I recently saw a man bicycling smack in the middle of the main travel lane on one of Portland’s busiest streets, with a line of cars trailing behind.

In cycling lingo, this is known as “taking the lane” or “controlling the lane.” And it seems to be a growing trend, especially in urban areas.

Bicycle safety experts say that controlling the lane is the safest way for cyclists to position themselves under a variety of scenarios. Some even recommend it as a default position for those riding in city traffic.

This is a controversial idea, because it forces motorists to slow down. It also is counterintuitive to believe that one would be safer riding amid cars and trucks rather than on the road’s edge.

As a slow, cautious cyclist, I often feel scared controlling the lane, even under conditions when I have no choice, such as taking a left turn or continuing straight through an intersection where one lane turns right.

But I have given this a lot of thought after reading a column by John Brooking and Charley LaFlamme, longtime Maine bicycle safety educators. They both hold national certification as League Cycling Instructors, and Brooking also teaches CyclingSavvy classes.

“We are big proponents of the concept of controlling the lane. … That means riding near the middle to make it obvious that it is yours,” Brooking and LaFlamme wrote in the spring edition of Maine Cyclist, the newsletter of the Bicycle Coalition of Maine.

LaFlamme and Brooking focused that advice on urban riding. They gave more nuanced advice about biking on rural roads than I can sum up in this column. But overall, they made a strong case for why cyclists would choose to control the lane as a safety strategy.

Coincidentally, their column appeared the same month that Portland police ticketed a South Portland school bus driver for violating Maine’s 3-foot rule by traveling too close to a bicyclist. That incident sparked a contentious debate on social media about why the cyclist was riding in the main travel lane rather than in the adjacent bike lane.

One woman questioned why cars should be “trapped behind bikes going 10 or 15 miles an hour.”

Maine law states that cyclists riding slower than the normal traffic speed should stay as far to the right as “practicable.” But the law allows cyclists to move into the main travel lane under many circumstances, such as turning left, avoiding glass and other hazards or keeping enough distance from parked cars to protect the cyclist from being hit by a door opening.

Cyclists also are allowed to control the lane when it is too narrow for a bicyclist and a vehicle to ride safely side-by-side. A large percentage of Maine roads – perhaps most of them – fit that definition.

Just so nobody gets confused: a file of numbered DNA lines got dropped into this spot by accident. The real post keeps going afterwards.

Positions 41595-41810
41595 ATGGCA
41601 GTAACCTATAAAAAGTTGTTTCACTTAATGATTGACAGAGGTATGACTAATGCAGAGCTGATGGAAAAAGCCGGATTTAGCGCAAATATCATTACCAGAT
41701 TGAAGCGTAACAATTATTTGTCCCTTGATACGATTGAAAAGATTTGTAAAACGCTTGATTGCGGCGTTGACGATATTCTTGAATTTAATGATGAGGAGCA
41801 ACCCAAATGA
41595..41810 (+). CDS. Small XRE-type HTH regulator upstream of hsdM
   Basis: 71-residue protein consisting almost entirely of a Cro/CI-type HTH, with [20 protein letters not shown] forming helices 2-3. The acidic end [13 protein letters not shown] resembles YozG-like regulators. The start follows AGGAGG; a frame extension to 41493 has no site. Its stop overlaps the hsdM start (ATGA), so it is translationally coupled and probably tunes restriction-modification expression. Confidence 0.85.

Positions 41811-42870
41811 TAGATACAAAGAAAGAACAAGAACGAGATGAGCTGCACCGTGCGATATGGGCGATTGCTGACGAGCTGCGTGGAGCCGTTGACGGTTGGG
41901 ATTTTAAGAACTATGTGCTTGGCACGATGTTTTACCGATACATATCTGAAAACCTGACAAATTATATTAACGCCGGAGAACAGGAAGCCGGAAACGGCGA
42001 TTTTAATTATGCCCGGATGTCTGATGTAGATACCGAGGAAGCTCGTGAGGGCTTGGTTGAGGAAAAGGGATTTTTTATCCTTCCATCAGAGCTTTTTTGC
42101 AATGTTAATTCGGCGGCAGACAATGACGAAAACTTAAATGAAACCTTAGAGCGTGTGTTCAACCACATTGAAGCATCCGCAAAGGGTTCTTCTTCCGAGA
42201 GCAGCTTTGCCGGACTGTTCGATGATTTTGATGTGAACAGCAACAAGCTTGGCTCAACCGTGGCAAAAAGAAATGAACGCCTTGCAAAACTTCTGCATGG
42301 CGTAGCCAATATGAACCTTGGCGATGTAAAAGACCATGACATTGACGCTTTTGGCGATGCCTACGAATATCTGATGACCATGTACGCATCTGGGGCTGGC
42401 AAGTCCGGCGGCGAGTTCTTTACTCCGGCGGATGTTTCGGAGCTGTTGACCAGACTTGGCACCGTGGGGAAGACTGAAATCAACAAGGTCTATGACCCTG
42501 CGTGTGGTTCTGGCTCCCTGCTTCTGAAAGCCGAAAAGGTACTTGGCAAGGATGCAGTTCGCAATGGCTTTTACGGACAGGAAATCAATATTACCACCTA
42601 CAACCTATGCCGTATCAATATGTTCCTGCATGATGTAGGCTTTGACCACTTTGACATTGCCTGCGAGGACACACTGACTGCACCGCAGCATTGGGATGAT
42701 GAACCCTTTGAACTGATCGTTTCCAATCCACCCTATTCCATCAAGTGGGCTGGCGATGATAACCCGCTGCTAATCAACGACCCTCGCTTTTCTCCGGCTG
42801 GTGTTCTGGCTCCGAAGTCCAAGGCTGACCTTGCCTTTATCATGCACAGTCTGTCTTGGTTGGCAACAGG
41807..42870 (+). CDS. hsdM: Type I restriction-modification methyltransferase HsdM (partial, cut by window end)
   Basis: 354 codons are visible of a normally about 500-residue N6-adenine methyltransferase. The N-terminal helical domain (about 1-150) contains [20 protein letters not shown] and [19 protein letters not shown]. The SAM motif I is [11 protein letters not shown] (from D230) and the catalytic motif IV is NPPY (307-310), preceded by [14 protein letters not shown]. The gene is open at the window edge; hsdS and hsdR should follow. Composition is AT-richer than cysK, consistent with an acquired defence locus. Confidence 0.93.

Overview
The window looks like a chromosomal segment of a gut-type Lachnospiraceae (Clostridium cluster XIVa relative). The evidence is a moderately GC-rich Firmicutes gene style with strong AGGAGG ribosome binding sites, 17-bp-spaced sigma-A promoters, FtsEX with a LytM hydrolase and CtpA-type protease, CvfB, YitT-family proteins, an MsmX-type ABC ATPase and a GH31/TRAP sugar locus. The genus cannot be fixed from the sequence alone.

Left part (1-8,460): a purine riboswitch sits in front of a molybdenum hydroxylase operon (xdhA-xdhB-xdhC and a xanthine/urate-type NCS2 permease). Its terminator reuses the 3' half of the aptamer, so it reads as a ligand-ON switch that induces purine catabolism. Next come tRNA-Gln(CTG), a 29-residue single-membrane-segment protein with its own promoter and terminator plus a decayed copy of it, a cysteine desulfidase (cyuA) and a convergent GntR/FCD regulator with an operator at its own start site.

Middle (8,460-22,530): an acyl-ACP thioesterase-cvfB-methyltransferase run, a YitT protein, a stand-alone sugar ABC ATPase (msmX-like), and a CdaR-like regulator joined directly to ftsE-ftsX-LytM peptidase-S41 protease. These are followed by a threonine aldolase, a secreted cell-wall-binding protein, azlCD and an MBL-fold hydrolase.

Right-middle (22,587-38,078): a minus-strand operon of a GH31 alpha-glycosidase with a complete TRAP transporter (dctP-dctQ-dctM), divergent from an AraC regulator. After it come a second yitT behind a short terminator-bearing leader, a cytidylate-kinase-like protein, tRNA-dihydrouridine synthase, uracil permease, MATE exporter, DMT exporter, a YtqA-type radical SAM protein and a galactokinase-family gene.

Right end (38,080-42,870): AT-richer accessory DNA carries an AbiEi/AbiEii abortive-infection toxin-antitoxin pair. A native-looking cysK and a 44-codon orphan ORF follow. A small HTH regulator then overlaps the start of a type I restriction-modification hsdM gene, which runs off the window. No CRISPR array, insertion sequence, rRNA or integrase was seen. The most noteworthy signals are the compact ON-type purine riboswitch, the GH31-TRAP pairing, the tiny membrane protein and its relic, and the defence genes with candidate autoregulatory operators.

Four years ago, Brooking convinced the Maine Department of Transportation to post signs on William Clark Drive in Westbrook saying that cyclists “may use (the) full lane.” Since then, similar signs have been posted in Ogunquit, Portland and elsewhere in Maine.

Last December, the Maine Supreme Court ruled in a lawsuit filed by a bicyclist who was hit by a bus that was taking a right turn in front of her. The ruling affirmed that cyclists can make their own determination about when they need to move from the edge of the road toward the main travel lane to protect themselves.

Brooking said his views about controlling the lane have evolved over time. Nowadays, he told me, “I would say that in a typical trip around Portland, I’m controlling the lane on average 50 percent of the time, with a lot of variance either way from that number, depending on the route.”

Controlling the lane makes a bold statement that cyclists are entitled to use the roads, just as cars are. Along with that right comes the responsibility to obey traffic laws, such as stopping for red lights. Cyclists also need to give clear hand signals to motorists about their intentions.

Sharing the road this way also offers a great opportunity for all of us to practice the Golden Rule.

I hope motorists will recognize that there are valid safety reasons for cyclists to be in the main travel lane, such as avoiding broken pavement or steering clear of cars turning right.

And I hope cyclists will act respectfully toward motorists by moving over to let them pass when it is safe to do so.

Shohana Hoose is a freelance writer who bicycles in Greater Portland and beyond. Contact her at [email protected]